Q: What might a fully integrated system of education look and feel like?
On 24th November, a debate was held in the Senate Chamber of Stormont parliament buildings. Hosted by the Integrated Education Fund and MLAs of the main Northern Ireland parties, the debate focussed on integrated approaches to education in Northern Ireland. Educate Together CEO, Paul Rowe, (@PaulRoweET), discussed Educate Together’s role in establishing multi- denominational schools in Ireland. The motion for the debate was:
This house believes that the time is right for a fully integrated system of education
Read Paul’s diary extract below and downlaod a copy of his presentation.
“This debate was about the future of integrated approaches in education. Two young students from second-level
schools started the debate off and there were responses from DUP, SDLP and Alliance party representatives. I had been invited to respond on behalf of Educate Together and many other voices from integrated schools, Irish medium schools and faith-based schools participated. I sat beside Baroness Mae Blood, the now legendary Shankhill Road peace and trades union activist and chair of the Integrated Education Fund. Earlier in the day, I presented at a workshop on Educate Together in conjunction with teachers from the Share project in Skelmersdale, Lancashire an innovative integration project in which schools of different ethos collaborate for the benefit of their children.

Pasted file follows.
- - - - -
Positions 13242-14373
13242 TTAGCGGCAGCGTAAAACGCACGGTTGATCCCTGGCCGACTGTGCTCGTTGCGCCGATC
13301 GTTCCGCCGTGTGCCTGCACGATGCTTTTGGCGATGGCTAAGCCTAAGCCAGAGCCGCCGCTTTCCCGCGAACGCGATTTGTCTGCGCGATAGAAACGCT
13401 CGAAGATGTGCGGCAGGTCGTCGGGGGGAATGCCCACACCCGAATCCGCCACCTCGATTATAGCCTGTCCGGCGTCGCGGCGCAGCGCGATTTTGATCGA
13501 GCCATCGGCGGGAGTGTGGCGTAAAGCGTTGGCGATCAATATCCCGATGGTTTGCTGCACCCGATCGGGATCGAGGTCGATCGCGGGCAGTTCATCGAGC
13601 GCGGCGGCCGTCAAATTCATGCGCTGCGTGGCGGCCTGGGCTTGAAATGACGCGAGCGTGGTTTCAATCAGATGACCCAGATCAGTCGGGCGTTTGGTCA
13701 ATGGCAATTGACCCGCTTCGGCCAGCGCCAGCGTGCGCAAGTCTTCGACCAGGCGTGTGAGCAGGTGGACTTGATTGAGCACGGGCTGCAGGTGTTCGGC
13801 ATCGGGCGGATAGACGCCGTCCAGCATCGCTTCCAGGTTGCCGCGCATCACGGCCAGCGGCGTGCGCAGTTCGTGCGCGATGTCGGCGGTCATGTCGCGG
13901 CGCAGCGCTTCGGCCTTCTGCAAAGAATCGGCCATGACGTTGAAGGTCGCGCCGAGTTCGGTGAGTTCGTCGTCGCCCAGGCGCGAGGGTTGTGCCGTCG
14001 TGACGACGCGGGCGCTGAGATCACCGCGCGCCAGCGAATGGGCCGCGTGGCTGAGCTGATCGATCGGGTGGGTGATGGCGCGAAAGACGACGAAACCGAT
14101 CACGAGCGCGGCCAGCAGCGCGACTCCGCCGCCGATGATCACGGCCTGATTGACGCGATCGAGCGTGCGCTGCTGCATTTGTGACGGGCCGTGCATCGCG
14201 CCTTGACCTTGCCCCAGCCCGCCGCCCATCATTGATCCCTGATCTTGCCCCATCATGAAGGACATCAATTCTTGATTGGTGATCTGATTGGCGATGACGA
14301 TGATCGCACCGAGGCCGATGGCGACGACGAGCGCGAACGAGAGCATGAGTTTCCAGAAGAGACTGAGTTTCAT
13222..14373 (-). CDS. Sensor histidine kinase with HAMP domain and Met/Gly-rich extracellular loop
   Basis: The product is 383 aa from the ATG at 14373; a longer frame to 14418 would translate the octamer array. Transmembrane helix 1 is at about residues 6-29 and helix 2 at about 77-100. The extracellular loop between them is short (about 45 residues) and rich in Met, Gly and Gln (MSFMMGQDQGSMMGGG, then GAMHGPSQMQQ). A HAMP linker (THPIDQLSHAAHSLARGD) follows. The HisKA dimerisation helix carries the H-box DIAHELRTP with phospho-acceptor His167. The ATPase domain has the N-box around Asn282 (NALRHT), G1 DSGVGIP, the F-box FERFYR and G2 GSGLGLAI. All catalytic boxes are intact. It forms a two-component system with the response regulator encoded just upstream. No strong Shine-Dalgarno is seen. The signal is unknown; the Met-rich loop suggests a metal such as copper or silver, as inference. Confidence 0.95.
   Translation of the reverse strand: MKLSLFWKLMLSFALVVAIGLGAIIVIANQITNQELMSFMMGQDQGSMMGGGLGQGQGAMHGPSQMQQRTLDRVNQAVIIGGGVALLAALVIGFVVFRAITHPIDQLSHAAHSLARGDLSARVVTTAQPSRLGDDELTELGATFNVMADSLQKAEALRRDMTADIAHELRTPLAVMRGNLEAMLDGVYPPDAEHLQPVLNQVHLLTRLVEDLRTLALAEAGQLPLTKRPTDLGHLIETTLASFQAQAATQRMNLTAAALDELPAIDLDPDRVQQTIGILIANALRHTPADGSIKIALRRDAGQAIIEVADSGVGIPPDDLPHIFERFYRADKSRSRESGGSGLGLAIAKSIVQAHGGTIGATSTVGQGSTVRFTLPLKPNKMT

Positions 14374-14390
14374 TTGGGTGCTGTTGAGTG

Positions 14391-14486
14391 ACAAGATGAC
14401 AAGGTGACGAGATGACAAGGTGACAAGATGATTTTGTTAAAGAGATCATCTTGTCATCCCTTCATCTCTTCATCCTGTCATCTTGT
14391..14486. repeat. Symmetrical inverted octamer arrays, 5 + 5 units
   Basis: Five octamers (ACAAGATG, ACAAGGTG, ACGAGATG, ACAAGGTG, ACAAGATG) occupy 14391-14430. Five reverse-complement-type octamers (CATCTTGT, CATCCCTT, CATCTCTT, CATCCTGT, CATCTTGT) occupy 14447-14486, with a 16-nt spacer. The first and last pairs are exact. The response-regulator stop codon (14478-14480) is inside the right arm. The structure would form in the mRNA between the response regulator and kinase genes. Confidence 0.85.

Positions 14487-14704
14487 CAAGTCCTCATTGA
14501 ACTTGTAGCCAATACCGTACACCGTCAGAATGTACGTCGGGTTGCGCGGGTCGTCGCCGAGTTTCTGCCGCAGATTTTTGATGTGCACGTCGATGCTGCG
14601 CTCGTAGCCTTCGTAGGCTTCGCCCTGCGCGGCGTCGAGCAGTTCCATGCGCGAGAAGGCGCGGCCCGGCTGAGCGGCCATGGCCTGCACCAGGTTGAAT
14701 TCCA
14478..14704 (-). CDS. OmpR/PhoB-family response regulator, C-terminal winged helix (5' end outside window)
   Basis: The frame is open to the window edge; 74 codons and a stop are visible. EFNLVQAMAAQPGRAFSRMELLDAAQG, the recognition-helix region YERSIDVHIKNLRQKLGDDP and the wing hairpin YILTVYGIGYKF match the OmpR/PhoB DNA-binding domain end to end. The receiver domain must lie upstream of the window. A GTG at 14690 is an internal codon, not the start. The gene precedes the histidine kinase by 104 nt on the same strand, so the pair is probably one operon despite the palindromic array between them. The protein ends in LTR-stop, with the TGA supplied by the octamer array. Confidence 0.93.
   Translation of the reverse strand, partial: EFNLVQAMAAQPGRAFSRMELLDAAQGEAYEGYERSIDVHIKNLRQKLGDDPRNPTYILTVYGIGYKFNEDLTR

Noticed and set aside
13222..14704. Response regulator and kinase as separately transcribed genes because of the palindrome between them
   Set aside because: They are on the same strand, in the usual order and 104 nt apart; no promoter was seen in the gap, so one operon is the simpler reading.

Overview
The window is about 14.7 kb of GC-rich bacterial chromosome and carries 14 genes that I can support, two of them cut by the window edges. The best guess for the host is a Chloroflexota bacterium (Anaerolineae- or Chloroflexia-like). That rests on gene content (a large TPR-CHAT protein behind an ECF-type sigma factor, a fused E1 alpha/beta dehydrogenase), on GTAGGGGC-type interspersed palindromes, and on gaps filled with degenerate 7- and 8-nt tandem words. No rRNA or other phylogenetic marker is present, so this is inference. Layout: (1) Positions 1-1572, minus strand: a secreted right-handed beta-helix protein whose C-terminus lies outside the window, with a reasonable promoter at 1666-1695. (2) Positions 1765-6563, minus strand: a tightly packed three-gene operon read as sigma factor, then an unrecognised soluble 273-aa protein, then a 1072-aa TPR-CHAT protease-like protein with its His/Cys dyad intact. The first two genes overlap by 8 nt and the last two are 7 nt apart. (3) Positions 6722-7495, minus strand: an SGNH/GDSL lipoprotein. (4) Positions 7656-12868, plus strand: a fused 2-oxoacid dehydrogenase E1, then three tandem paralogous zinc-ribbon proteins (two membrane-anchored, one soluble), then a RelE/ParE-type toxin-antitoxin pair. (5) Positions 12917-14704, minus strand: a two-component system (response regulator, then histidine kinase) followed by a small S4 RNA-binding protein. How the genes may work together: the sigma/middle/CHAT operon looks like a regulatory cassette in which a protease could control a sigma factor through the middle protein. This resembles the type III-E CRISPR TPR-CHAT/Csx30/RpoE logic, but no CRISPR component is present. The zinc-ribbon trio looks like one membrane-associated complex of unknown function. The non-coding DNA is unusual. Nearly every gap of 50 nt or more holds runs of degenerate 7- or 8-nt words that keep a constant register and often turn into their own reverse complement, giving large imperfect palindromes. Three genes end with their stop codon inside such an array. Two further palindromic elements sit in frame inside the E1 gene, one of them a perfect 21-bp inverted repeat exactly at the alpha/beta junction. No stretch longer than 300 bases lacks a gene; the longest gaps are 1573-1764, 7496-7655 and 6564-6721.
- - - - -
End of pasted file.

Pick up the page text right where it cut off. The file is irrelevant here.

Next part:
The debate marked an effort by the Integrated Education Fund to spark a wider debate on the need for integrated approaches in Northern Irish education. There are currently 85,000 empty desks in Northern Ireland schools and a huge drive from Government for rationalisation. Many speakers saw an opportunity to bring about more sharing between schools and the adoption of greater contact and cooperation to ensure that children from all traditions grow up with friends and daily interaction with those from other communities.”